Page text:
Monthly Archives

September 2022

Share Your Input as the State Redesigns Its Accountability Model

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Work is underway to redesign the state’s school accountability model. Earlier this month, State Superintendent Catherine Truitt launched an advisory group that will help develop the new model. (Read more about the advisory group here. See a blog post about charter leader John Marshall’s participation in that group here.)

Weigh in on the state’s accountability model

Now, education stakeholders have an opportunity to share their input. EdNC has opened a survey to solicit public perspectives. However, it’s important to weigh in soon. The survey closes on Monday, October 10, at 5:00 p.m. EdNC will share a final report, including survey results, with the Department of Public Instruction. EdNC will also post results publicly.

Find a link to the survey here.

Union Academy’s John Marshall to serve on Superintendent’s accountability group

By News
State Superintendent Catherine Truitt has launched a new advisory group to redesign the state’s current accountability model. Called Operation Polaris Testing and Accountability Advisory Group, it includes lawmakers, policymakers, educators, and other state leaders. The goal: develop a model that more effectively measures school quality. In a press release announcing 2021-22 test scores and school performance grades, Sup. Truitt said, “The current accountability model does not do justice to the hard work that teachers and students put in every day in schools across the state.” She added, “I look forward to working with stakeholders to consider other metrics important to determining school quality.”

A charter leader joins the Superintendent’s accountability group

At its formation, however, the group did not include representation from charter leaders. As a result, the Coalition expressed concern to DPI leadership, and this unintentional omission was rectified promptly. Earlier this month, Assistant Superintendent Andrew Smith asked John Marshall, Head of School at Union Academy Charter School, to serve. John has led Union Academy since 2020 and has worked as an educator and school leader for over three decades.

Head of School John Marshall stands outside Union Academy Charter School in Monroe, North Carolina. He will advise the Superintendent as a member of her new accountability group. Photo credit: John Marshall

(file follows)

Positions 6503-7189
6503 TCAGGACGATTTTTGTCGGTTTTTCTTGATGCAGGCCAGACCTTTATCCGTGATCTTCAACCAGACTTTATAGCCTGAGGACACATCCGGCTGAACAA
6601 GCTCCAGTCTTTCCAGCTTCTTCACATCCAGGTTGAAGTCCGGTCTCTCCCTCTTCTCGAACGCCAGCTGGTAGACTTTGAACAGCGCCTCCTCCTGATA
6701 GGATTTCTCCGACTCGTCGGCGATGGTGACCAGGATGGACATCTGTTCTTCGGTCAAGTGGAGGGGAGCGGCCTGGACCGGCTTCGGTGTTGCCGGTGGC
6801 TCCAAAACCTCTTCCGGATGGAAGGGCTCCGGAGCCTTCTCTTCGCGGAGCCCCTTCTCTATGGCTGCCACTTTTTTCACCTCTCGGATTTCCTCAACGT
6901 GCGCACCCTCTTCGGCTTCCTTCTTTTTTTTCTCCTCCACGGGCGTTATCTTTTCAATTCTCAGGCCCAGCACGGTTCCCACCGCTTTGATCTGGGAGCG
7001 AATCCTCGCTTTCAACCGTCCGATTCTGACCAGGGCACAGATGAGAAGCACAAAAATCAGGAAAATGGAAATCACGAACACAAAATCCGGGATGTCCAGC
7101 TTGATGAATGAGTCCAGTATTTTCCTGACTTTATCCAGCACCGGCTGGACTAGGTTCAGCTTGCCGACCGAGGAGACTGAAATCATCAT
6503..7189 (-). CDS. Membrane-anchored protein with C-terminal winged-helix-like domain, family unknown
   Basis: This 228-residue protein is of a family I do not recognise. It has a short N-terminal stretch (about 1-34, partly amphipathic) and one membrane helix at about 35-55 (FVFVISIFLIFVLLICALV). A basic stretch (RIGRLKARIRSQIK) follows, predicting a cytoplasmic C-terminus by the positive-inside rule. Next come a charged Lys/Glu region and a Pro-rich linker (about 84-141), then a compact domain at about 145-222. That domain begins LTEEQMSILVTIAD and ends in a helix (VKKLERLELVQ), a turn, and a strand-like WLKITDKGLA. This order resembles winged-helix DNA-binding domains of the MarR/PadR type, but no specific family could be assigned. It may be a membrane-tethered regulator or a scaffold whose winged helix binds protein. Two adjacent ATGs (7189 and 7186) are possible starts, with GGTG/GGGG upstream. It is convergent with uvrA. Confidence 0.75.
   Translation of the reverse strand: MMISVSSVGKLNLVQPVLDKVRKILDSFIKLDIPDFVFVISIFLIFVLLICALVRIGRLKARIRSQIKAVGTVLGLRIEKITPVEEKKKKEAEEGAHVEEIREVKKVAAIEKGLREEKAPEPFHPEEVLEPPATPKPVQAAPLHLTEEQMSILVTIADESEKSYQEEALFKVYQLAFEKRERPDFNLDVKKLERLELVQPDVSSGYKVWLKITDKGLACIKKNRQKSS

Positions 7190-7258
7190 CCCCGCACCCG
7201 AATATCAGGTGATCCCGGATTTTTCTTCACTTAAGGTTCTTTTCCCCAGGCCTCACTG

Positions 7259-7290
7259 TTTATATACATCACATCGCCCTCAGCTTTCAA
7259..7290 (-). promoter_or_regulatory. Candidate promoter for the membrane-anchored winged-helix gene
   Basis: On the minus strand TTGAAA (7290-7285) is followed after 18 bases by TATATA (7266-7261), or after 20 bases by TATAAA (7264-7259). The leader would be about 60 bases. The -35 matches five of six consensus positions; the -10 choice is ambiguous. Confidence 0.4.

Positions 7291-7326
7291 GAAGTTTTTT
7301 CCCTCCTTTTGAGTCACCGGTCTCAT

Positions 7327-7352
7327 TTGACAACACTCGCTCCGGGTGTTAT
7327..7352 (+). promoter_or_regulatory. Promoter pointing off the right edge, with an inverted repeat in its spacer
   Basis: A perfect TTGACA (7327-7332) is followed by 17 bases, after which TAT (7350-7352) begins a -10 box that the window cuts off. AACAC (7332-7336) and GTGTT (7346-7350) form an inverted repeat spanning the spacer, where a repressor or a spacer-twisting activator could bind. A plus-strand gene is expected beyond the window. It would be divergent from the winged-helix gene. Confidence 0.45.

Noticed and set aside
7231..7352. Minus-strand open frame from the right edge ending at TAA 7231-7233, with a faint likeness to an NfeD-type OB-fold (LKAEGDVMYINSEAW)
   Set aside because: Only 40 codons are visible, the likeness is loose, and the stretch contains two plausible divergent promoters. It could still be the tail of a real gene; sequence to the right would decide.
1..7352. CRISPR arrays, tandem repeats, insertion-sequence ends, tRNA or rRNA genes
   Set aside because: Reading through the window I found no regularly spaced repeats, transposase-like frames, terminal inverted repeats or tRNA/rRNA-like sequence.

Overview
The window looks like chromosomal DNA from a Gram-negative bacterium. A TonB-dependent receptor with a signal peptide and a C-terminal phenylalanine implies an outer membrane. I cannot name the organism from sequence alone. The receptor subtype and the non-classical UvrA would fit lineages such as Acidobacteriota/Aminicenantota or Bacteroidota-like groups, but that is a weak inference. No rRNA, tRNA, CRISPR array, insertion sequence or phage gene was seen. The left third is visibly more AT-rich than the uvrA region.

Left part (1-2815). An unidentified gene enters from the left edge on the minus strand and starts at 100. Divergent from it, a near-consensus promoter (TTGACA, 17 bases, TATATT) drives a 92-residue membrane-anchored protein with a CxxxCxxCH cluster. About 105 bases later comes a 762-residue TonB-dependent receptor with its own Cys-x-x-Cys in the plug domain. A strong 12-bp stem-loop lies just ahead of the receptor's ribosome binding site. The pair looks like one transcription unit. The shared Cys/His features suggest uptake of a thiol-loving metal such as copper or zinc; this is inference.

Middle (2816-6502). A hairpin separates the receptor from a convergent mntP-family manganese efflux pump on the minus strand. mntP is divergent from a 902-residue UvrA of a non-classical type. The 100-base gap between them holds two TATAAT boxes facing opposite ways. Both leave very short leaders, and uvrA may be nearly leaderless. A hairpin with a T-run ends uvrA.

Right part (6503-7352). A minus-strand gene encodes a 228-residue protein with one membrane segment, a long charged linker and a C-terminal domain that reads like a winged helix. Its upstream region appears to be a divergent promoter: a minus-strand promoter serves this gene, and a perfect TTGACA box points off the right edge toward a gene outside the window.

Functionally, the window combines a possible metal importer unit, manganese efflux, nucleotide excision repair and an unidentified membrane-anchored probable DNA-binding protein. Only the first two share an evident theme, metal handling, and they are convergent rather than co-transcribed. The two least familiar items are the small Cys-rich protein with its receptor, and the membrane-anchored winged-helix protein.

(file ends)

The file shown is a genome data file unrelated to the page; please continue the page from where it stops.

Here is John’s statement, shared with the Coalition, about his service on the advisory group:

I’m delighted to join the Superintendent’s new advisory group on testing and accountability, as together we work to redesign the state’s current model. A veteran school leader in both the public and private K-12 sectors, I understand the importance of approaching accountability with a spirit of agility and innovation. We need to reimagine our outdated model, ensuring we measure outcomes that best reflect school quality—even as we continue to support academic achievement.
–John Marshall, Head of School, Union Academy Charter School
The Coalition looks forward to hearing the recommendations from this advisory group. We’re so pleased to know John will be lending his expertise.
Read more about the Superintendent’s advisory group from EdNC.

Coalition Releases 2022 Candidate Recommendations

By Election 2022, News
This week, the Coalition released its slate of recommended candidates for the 2022 election. View the list of recommended candidates here. Recommendations are for candidates running for seats in the N.C. Senate and the N.C. House of Representatives.

A voter guide, featuring candidates who support public charter schools

In the press release announcing candidate recommendations, Coalition Executive Director Lindalyn Kakadelis said:
Public charter schools are part of the public school family. These candidates support public charter schools so that all families, not just the select few, can have a choice in their children’s schooling. If you care about education and school choice, we recommend you support these candidates.